2. The Wildlife

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Unfortunately I didn’t get to spot any in my brief time here, but Banff National Park is abundant with wildlife! It has 53 species of mammals roaming it’s green forests, with deer being know to wander right into town and surprise drunkenย  backpackers on their way back home!

If you keep your eyes peeled on the drive from Banff up to Lake Louise, this is meant to be a good time to spot animals such as deer, elk and even bears and moose. To reduce animal fatalities on this busy highway they have put a fence all along it, with animal overpasses and underpasses. These animal crossings allows the wildlife to cross safely and roam free. Clever right!

3. Lake Louise

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By far one of the greatest attractions of Banff National Park. Lake Louise is that place on all the Canadian Rockies postcards. You know the one of the magical emerald lake, overshadowed by great snowy mountain peeks? Unreal. Except of course this time of year it’s all frozen over! The frozen lake however brings it’s own enchanting beauty, you can walk on it!

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Walking across the lake really is an amazingly unique experience. I went from one side to the other and the whole time was in such awe of the mighty surroundings of the mountains. Towards the far side of the lake, on the right hand side, there is a spectacular frozen waterfall. You can spot a few ice climbers clambering up its emerald face and just stand and take in all of nature’s wonder.

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TIP: If you’re by a water hole, have a spare bottle of water and a handy Australian nearby who doesn’t mind standing on thin ice, then grab yourself some Lake Louise water for the finest, freshest drink imaginable! ๐Ÿ’™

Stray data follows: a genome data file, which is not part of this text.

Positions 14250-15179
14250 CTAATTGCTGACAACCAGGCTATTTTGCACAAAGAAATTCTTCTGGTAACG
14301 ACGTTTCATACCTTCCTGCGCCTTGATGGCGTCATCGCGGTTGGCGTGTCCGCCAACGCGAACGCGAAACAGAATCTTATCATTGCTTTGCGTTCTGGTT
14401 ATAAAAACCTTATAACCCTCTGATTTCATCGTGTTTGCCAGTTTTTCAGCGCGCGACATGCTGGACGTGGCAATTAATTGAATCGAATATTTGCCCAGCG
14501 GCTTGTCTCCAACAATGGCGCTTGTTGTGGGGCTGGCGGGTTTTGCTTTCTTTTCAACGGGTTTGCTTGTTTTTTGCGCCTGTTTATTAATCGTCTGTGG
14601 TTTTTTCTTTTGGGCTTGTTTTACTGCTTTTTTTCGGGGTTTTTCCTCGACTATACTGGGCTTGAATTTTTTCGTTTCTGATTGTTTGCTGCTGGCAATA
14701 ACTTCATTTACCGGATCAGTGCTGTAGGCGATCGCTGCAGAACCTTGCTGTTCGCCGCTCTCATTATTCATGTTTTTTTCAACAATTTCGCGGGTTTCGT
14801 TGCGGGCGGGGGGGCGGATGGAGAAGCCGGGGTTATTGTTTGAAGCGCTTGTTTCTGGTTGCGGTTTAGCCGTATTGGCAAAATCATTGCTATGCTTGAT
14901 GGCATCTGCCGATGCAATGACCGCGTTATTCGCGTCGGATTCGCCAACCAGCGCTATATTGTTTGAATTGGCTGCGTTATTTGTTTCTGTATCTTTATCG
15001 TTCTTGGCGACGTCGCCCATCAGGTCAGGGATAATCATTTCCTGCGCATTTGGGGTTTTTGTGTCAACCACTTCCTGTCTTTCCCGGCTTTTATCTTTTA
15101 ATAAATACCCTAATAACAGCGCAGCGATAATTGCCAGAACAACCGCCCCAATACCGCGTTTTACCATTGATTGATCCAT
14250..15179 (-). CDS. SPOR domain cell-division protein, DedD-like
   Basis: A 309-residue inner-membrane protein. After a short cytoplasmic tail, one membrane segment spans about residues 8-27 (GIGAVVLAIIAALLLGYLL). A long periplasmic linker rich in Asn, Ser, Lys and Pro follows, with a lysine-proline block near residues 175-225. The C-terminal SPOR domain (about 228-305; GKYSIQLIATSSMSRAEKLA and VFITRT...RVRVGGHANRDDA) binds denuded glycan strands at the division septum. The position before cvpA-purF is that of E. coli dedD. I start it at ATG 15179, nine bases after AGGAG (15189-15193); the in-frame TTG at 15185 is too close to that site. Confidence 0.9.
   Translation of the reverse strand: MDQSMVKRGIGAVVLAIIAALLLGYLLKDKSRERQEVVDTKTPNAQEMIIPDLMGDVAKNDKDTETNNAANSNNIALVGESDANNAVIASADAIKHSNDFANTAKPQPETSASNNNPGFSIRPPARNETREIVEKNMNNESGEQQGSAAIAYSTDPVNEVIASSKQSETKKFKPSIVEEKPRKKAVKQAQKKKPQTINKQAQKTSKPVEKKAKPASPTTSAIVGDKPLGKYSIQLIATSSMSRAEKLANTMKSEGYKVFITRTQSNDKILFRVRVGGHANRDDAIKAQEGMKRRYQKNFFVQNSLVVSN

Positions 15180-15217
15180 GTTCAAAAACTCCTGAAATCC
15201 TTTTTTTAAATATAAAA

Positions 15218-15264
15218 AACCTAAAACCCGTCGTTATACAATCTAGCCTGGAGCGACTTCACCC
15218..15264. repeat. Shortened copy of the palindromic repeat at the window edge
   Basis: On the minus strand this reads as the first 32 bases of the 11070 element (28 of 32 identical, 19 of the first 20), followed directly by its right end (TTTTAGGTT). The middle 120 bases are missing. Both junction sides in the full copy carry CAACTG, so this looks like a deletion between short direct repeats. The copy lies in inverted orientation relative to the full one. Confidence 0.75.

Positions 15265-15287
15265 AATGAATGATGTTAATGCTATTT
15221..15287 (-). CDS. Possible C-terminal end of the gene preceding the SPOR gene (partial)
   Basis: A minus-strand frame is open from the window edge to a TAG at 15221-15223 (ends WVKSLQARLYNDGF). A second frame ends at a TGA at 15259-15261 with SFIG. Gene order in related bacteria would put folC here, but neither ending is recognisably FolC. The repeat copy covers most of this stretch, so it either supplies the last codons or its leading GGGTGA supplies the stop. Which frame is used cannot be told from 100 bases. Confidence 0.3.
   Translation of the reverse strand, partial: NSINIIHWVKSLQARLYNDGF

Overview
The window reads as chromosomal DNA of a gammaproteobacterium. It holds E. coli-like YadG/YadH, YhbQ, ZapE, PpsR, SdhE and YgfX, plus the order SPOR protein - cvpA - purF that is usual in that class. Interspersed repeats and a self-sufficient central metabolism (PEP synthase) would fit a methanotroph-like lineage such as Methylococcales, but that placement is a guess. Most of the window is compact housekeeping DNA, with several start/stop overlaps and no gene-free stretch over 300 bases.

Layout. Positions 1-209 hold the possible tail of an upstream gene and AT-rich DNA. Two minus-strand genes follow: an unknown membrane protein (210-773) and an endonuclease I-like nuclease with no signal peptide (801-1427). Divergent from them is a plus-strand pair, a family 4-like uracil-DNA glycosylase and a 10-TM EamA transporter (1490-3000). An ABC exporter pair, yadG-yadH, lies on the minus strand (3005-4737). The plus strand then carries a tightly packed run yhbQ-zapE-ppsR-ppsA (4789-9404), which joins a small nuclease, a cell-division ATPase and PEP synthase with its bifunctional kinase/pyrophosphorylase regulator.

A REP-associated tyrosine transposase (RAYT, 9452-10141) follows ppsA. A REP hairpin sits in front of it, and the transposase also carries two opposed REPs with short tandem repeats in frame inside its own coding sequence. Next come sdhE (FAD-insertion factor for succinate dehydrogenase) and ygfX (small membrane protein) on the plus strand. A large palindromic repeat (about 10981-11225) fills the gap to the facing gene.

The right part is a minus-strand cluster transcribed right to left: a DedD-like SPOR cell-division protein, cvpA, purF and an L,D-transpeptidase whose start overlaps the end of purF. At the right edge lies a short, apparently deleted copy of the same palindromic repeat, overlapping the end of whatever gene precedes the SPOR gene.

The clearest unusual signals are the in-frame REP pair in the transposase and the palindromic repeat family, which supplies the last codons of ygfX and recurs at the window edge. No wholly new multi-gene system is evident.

4. The People

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Banff is very much a tourist and a party town. Backpackers, weekend trippers, winter sports enthusiasts and the odd local all mingle together in a bustling hub of enjoyment. Whether it be a quiet few down the Irish Bar, cheap beer at your hostel wateringhole or a night of boogying at the Dancing Sasquach, there’s something for everyone here.

Due to Banff being greatly targeted at tourists, the hostels, tour groups and skii trips are filled with travellers all year round and a great place to chat and meet people from all over the world. Well when I say all over the world… I mean Australia, you guys were everywhere! ๐Ÿ˜‚

5. The History

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As Canada’s oldest national park, Banff has a rich history of how it was first found and explored, as well as its development and battles with protecting it’s unique nature. If you take any of the tours (I used Discover Banff) then the guides are very informative about this kind of history.

6. The Outdoor Sports

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This is the big one. Visitors arrive in flocks during the winter season to make the most of the mountains skii and snowboarding season. Lake Louise Skii Hill is a particular popular area, with views overlooking the lake and buses leaving regularly from the town.

Aside from skiing and boarding, you can also try dog sledding, snowshoeing, snowmobiling, hiking, ice climbing, ice skating and more. During the summer kayaking, canoeing, fishing, golf and more hiking trails all open up to enjoy.

7. The Hot Springs

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The closest hot springs to Banff are the popular Banff Upper Hot Springs. If you’re coming from the centre of town these heated pools are just a quick drive from Banff Avenue, hop on the 1 Roam bus toward Sulphur Mountain if you don’t have a car.

In the daytime there is a lovely view across to Mount Rundle and in the evening it’s a good way to ease those achey muscles after an adventurous day.

So there you have it, 7 pretty good reasons to grab that bag and get yourself to Banff! It certainly doesn’t disappoint I promise. ๐Ÿ˜Š๐Ÿ—ป๐ŸŒฒ

J x